Kirk said the musicians played Saturday's pops concert with the Irish band Cherish the Ladies because they had pledged to continue performing as long as the terms of the old contract, which expired Oct. 5, remained in force.

The strike capped a week of intense jockeying.

After Monday's ultimatum from management, musicians responded Friday with a counterproposal for a four-year agreement. They said that in the first year it would provide most of the $1.15 million in cuts the society needed.

The society rejected the offer almost immediately. Hamel said Saturday that it was similar to a proposal discussed previously. The reductions offered would be offset by increased costs in pensions, the society said.

Also, by the end of the four-year agreement the minimum scale would rise from $74,100 annually to $97,000, the society said.

Kirk disputed the figures, blaming the latest developments on Hamel, whom he called a "hired gun."

"He's been brought in to break up the Houston Symphony. There can be no other explanation for the summary rejection of our proposal."

However, Hamel said that he represents the society for free.

"I'm not a hired gun, not for the symphony nor for anyone else. I've been practicing law for 25 years. The charge is ridiculous."

The symphony's next scheduled performance was tonight's 7:30 p.m. pops concert, a repeat of Saturday's program.

Classical subscription series concerts were scheduled for March 22-24 with conductor Ilan Volkov and pianist Jose Feghali.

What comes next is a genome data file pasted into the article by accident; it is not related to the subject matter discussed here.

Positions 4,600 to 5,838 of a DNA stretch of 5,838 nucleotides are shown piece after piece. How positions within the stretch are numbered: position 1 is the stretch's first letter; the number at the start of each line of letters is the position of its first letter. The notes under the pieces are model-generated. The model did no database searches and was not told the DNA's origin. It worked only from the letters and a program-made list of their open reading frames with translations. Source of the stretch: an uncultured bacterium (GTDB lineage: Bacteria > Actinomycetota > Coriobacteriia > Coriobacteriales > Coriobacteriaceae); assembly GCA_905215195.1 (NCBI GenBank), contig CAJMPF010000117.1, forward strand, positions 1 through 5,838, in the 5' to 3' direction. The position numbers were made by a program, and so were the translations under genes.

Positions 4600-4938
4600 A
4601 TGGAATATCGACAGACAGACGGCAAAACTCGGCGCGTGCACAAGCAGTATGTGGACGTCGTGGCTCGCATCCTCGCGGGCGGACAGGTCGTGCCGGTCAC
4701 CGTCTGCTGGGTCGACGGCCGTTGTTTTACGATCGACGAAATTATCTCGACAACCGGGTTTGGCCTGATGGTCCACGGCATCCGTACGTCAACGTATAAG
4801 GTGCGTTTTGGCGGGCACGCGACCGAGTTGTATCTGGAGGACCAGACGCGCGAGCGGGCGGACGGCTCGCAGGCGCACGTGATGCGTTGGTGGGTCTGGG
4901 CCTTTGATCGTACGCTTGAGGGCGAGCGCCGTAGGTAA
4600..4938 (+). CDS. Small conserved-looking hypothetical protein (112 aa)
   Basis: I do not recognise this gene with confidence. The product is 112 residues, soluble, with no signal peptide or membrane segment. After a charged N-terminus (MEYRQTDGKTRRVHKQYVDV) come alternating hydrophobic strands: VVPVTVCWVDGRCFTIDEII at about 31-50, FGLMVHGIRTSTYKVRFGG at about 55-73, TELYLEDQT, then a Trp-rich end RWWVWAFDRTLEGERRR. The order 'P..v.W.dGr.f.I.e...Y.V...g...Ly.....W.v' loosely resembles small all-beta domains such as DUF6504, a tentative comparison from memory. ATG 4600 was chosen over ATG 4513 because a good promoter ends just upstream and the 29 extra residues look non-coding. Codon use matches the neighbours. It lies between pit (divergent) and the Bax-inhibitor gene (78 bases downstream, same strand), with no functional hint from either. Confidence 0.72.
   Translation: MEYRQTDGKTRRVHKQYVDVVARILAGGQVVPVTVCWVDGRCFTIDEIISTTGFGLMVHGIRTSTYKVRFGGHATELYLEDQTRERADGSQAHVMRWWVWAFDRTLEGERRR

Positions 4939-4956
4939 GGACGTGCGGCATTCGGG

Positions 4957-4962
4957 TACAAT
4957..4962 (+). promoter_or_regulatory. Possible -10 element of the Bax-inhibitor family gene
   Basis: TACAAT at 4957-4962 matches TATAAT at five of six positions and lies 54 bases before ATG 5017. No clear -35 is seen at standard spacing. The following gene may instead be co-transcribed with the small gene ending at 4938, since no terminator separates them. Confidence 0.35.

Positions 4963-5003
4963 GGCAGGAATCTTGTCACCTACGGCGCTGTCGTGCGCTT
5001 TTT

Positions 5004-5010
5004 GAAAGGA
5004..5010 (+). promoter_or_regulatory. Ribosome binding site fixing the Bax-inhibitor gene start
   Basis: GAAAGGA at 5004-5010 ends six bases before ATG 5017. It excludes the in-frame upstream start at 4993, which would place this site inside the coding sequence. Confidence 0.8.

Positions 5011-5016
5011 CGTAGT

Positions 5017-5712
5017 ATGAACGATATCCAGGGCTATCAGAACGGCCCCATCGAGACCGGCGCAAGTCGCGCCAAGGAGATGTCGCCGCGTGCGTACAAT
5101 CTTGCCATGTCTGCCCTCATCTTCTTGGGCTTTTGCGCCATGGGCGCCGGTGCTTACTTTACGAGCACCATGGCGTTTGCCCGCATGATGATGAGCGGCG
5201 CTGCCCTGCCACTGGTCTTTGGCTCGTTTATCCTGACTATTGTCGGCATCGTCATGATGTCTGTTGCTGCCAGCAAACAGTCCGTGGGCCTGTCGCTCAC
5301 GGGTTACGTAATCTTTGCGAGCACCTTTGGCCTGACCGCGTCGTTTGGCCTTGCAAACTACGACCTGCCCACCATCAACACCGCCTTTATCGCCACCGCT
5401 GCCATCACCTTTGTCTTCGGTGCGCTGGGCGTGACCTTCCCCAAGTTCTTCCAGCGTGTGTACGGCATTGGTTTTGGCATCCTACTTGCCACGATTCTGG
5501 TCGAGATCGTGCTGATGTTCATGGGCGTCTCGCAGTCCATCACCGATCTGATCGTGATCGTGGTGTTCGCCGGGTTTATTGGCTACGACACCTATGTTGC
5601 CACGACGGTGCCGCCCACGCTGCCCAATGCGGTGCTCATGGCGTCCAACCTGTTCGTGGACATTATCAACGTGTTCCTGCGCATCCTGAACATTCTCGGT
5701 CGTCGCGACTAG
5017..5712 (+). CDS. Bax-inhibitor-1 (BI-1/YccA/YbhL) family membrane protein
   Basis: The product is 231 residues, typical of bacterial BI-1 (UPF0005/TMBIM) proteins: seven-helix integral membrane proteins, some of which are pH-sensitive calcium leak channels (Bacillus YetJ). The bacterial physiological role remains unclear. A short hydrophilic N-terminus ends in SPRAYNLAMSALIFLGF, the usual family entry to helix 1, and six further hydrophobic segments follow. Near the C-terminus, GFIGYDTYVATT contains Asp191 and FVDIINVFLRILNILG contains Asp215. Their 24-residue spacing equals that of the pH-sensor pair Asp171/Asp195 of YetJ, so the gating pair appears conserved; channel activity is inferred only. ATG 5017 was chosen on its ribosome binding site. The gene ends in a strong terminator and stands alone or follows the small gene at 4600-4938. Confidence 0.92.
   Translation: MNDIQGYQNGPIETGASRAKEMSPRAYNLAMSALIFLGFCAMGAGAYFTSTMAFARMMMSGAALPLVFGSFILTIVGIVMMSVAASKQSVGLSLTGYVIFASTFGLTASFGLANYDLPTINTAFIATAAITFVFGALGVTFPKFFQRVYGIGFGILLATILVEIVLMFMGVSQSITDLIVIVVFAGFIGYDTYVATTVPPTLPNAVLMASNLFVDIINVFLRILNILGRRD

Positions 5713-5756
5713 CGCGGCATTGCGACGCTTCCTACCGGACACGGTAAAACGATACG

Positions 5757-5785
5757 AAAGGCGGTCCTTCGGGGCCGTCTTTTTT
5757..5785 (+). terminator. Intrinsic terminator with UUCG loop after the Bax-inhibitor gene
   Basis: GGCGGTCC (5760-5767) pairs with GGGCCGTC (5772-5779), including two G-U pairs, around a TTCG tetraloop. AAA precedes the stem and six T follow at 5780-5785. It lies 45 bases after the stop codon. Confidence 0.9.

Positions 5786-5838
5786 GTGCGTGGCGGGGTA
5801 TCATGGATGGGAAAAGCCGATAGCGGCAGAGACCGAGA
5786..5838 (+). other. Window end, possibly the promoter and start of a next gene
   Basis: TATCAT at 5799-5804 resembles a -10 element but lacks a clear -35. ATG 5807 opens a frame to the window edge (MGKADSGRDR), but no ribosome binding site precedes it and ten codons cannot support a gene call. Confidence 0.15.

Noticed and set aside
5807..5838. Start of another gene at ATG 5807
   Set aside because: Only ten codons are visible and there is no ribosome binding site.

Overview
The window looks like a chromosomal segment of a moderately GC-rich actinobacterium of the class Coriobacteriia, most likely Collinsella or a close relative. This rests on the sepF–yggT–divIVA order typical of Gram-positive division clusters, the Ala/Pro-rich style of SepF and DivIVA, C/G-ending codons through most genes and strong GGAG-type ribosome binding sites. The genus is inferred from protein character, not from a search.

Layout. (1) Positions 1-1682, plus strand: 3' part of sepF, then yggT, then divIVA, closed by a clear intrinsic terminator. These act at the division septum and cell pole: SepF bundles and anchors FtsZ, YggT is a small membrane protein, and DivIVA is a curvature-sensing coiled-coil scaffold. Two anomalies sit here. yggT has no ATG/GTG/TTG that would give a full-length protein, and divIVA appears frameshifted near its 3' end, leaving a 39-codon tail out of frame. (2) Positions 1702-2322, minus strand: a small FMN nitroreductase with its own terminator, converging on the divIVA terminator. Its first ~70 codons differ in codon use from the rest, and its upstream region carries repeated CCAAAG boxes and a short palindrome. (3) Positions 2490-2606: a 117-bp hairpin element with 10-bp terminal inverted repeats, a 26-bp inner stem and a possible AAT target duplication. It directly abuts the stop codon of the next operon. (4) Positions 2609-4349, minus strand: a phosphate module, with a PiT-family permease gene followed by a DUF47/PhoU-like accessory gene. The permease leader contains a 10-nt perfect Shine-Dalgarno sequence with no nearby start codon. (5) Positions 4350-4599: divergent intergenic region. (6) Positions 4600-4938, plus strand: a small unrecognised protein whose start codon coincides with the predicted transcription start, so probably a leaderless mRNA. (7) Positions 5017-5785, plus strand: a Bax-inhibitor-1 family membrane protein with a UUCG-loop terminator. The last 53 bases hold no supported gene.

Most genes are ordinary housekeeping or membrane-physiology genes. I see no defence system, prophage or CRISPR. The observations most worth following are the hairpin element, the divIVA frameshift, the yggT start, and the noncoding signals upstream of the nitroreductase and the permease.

No decisions have been made about those events, the society said.

Patrons may call the symphony's customer service center at 713-224-7575.

Arts and Entertainment Editor Lindsay Heinsen contributed to this story.


 Copyright 2003 Houston Chronicle

  March 9, 2003, 10:32PM

Symphony's musicians go on strike


There was nothing but silence Sunday evening inside Jones Hall as Houston Symphony musicians went on strike to protest a new contract imposed upon them by orchestra managers.

The Irish pops concert scheduled for 7:30 p.m. was canceled, leaving some concertgoers who showed up anyway upset.

"I hope they get things resolved; it's a shame," said Don McAfoose of Houston, who had come with his wife, Lois. "I'm sure they both have legitimate issues they want resolved; hopefully they can get together."

The McAfooses said they were aware of the strike but had planned a weekend around the concert weeks ago, even reserving a room at the nearby Lancaster Hotel. The couple, who have had season tickets for the symphony for three years, showed up Sunday evening to see whether the show really was off.